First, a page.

CIDER makes use of cookies. By continuing, you consent to this use. More information.

The Canadian Initiative for Distance Education Research (CIDER) is a research initiative of the International Review of Research in Open and Distributed Learning (IRRODL) and Centre for Distance Education (CDE), Canada's largest graduate and professional distance education programming provider, at Athabasca University, Canada's Open University.

CIDER sponsors a variety of professional development activities designed to increase the quantity and quality of distance education research. CIDER's professional development scope is broad, ranging from learning and teaching application, issues of finance and access, the strategic use of technology in distance education settings, and other factors that influence distance education in Canada.


CIDER's research is based upon identifiable needs, emerging from the community of distance educators, that create an opportunity to utilize, assess, and develop knowledge and theory in practice.

CIDER was founded due to concerns that distance education research has not been influential, useful, or well-funded. Most solutions to these problems focus on eliminating the dichotomy between research and practice. This solution is an approach to educational inquiry referred to as design based research.

Design based researchers—collaborative groups that typically include teachers, researchers, policy-makers, and others—design and test interventions or solutions to problems in everyday practice. We think that a design-based research program could provide a solution to the set of problems listed earlier: When the impetus for research is practical problems, and when practitioners and researchers collaborate on solutions, the outcomes are useful and influential. In turn, policy makers will be willing to fund research that is clearly useful and influential. We argue, moreover, that this approach to inquiry, which encourages multiple and varied methodologies and that can be applied to any educational intervention, provides a focus that guides and integrates the distance education research community.

CIDER staff and Fellows use a variety of tools, methodological approaches, and cultures to study what is a very encultured domain - that of mediated learning that takes place at a distance.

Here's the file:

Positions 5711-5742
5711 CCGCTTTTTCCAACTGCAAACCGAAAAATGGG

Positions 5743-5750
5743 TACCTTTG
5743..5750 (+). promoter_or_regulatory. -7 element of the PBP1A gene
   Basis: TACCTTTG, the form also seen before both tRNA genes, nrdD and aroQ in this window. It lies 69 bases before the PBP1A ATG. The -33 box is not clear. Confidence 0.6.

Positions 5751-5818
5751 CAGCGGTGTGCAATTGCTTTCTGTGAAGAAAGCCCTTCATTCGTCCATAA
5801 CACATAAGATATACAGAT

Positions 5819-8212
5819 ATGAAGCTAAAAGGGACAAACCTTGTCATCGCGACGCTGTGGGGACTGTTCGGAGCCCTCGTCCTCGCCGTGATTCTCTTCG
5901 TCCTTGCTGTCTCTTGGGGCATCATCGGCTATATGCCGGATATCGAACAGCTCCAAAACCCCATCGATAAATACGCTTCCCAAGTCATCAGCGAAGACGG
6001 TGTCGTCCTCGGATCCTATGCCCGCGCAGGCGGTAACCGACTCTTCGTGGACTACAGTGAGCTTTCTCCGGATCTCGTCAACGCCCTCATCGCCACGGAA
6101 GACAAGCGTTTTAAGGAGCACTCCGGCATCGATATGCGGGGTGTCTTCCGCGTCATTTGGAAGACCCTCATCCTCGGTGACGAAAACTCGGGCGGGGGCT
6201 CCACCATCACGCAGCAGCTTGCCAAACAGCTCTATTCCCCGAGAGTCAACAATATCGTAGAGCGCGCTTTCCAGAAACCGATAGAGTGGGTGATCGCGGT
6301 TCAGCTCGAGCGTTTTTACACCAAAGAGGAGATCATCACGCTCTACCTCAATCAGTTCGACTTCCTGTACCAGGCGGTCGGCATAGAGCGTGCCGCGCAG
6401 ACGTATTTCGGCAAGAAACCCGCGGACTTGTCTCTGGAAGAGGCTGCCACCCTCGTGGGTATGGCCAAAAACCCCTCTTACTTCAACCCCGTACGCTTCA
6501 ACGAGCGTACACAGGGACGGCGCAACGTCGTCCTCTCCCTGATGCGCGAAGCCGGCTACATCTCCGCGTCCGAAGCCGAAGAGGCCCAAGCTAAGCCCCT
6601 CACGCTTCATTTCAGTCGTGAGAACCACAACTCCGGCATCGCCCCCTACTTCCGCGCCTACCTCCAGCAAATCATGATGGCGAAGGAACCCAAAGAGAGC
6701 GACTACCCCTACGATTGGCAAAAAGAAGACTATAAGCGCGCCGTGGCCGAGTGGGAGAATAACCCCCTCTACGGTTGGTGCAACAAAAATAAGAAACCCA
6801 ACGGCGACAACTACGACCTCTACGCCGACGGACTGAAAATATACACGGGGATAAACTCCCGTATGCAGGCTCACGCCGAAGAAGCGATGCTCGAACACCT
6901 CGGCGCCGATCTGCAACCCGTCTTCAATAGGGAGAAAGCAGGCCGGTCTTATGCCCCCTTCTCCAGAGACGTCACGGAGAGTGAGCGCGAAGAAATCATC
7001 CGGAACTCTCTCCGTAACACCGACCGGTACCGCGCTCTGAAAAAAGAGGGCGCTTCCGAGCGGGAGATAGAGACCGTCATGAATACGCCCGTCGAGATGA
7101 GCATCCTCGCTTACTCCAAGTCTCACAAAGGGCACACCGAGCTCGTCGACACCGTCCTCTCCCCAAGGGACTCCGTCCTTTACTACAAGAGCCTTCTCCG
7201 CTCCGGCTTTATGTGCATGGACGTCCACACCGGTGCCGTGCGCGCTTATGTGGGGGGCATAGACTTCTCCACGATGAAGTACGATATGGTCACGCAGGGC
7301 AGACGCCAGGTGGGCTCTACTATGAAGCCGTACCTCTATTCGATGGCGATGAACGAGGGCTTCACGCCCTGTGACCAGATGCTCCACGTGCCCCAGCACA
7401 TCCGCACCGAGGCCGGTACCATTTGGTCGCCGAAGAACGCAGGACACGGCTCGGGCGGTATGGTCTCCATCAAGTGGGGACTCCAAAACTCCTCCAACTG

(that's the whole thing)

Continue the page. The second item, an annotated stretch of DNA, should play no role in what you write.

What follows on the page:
CIDER Fellows seek to understand and improve Distance education systems. The agenda broadly focuses on investigations of interrelationships among component parts of distance education systems. This agenda includes the direct study of teaching and learning at a distance as well as the effect of related components such as administrative, technical, learner and teacher support systems that define modern distance education. CIDER Fellows and staff conduct original research, undertake evaluation and training consultancies, publish reviews and summaries, and undertake professional development activities for researchers, educators, trainers and administrators.


UNESCO/CoL Chair in OER, Athabasca University
IRRODL Editor:
Coordinator and Host, Athabasca University
Session and general inquiries:
Founder: Dr. Terry Anderson, Former Canadian Chair in Distance Education Research


Peace Hills Trust Tower
1200-10011 109 Street
Edmonton, AB T5J 3S8 Canada
Telephone: (780) 421-2536


Empowering Micro-credentials using Blockchain and Artificial Intelligence
September 11, 2024
Rory McGreal

State of the Nation 2023: K-12 E-Learning in Canada
May 15, 2024
Michael Barbour, Randy LaBonte

State of the Nation 2022: K-12 E-Learning in Canada
March 1, 2023
Michael Barbour, Randy LaBonte

The Interconnectivity of Heutagogy and Education 4.0 in Higher Online Education
December 7, 2022
Jeanne Kim

The CoI Repository and the State of CoI Research
October 19, 2022
D. Randy Garrison, Martha Cleveland-Innes, Norman Vaughan, Stefan Stenbom, Debra Dell, Dan Wilton